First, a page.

Knee replacement is an effective orthopedic operative procedure for people with severe knee damage from arthritis or injury. This procedure is proven to relieve pain, correct leg deformity, and helps people quickly resume normal activities. According to the Agency for Healthcare Research and Quality, more than 600,000 knee replacements are performed each year in the United States.
The study, published in the June issue of Journal of Bone and Joint Surgery, found that total knee replacements more than tripled between 1993 and 2009. An increase in the prevalence of overweight and obesity in the U.S. accounted for 95 percent of the higher demand for knee replacements, with younger patients affected to a greater degree. This study also noted that hospital reimbursement, length of hospital stay and in-hospital mortality for this procedure also comparably declined between 1995 and 2009.
An article published online in Arthritis & Rheumatism, a journal of the American College of Rheumatology finds that approximately a third of total knee arthroplasty (TKA) surgeries were judged to be inappropriate. This is the first US study to compare validated appropriateness criteria with actual cases of knee replacement surgery.
The study was led by researchers from the Department of Physical Therapy, Department of Orthopedic Surgery, and Department of Radiology, Virginia Commonwealth University, Richmond. Data from 205 knee replacement patients was examined, and was classified as appropriate, inconclusive, or inappropriate.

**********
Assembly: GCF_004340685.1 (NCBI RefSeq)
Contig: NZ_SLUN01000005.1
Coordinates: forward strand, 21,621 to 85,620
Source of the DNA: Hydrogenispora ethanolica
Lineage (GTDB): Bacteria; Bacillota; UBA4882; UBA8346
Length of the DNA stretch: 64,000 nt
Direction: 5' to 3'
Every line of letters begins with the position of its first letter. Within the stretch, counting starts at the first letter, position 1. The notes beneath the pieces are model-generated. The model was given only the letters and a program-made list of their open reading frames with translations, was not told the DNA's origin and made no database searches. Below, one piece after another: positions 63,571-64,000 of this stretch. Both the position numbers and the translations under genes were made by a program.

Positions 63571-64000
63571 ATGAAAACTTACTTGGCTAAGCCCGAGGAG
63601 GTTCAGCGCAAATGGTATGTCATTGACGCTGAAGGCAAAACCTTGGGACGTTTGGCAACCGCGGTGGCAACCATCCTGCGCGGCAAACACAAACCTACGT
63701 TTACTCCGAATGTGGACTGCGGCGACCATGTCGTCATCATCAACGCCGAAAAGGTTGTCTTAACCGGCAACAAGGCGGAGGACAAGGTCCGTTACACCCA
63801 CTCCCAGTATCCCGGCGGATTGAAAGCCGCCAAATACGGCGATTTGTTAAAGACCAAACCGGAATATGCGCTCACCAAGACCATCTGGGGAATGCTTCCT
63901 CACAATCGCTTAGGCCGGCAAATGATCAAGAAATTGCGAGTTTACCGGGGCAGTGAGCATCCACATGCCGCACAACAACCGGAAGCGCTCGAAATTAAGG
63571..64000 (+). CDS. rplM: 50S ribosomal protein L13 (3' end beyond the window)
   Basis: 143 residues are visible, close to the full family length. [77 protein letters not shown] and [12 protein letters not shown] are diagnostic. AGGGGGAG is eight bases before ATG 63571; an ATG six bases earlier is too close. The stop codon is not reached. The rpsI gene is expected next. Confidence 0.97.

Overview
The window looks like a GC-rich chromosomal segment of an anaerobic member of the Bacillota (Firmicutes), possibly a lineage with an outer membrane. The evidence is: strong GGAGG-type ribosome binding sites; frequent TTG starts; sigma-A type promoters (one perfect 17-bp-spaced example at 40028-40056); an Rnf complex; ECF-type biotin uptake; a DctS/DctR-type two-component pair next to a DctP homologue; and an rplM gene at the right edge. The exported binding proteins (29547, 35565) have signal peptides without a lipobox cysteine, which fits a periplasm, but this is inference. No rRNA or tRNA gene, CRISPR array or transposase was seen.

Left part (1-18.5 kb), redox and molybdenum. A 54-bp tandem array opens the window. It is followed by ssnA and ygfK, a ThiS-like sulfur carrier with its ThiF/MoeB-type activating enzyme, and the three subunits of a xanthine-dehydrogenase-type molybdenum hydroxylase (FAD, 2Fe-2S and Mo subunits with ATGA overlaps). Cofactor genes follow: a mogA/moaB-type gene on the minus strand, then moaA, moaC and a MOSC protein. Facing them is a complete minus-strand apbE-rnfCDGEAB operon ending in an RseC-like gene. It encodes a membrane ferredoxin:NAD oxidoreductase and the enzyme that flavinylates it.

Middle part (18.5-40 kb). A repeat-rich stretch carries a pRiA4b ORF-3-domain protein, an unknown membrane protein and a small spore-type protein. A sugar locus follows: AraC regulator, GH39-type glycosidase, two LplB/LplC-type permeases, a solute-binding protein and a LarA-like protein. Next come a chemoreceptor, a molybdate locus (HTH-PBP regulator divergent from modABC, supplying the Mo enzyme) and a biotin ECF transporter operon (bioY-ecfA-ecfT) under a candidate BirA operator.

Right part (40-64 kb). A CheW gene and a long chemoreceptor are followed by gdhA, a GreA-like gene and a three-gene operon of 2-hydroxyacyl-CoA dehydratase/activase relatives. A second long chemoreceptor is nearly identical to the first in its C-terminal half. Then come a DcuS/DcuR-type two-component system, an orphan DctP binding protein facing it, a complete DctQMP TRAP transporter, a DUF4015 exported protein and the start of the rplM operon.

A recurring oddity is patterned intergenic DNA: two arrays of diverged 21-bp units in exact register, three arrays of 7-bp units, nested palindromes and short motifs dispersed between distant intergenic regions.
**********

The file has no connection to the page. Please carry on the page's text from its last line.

A modified version of the appropriateness classification system developed by Escobar et al., and the Western Ontario and McMaster Universities Arthritis Index (WOMAC) Pain and Physical Function scales were used to assess participants enrolled in the Osteoarthritis Initiative – a prospective 5-year study funded in part by the National Institutes of Health (NIH).
The mean age for the surgery was 67 years and 60% of the group was female. Analyses showed that:
- 44% of surgeries was appropriate
- 21.7% was inconclusive
- 34.3% deemed inappropriate
The study highlights the need for consensus on patient selection criteria among U.S. medical professionals treating those with the potential need of knee replacement surgery.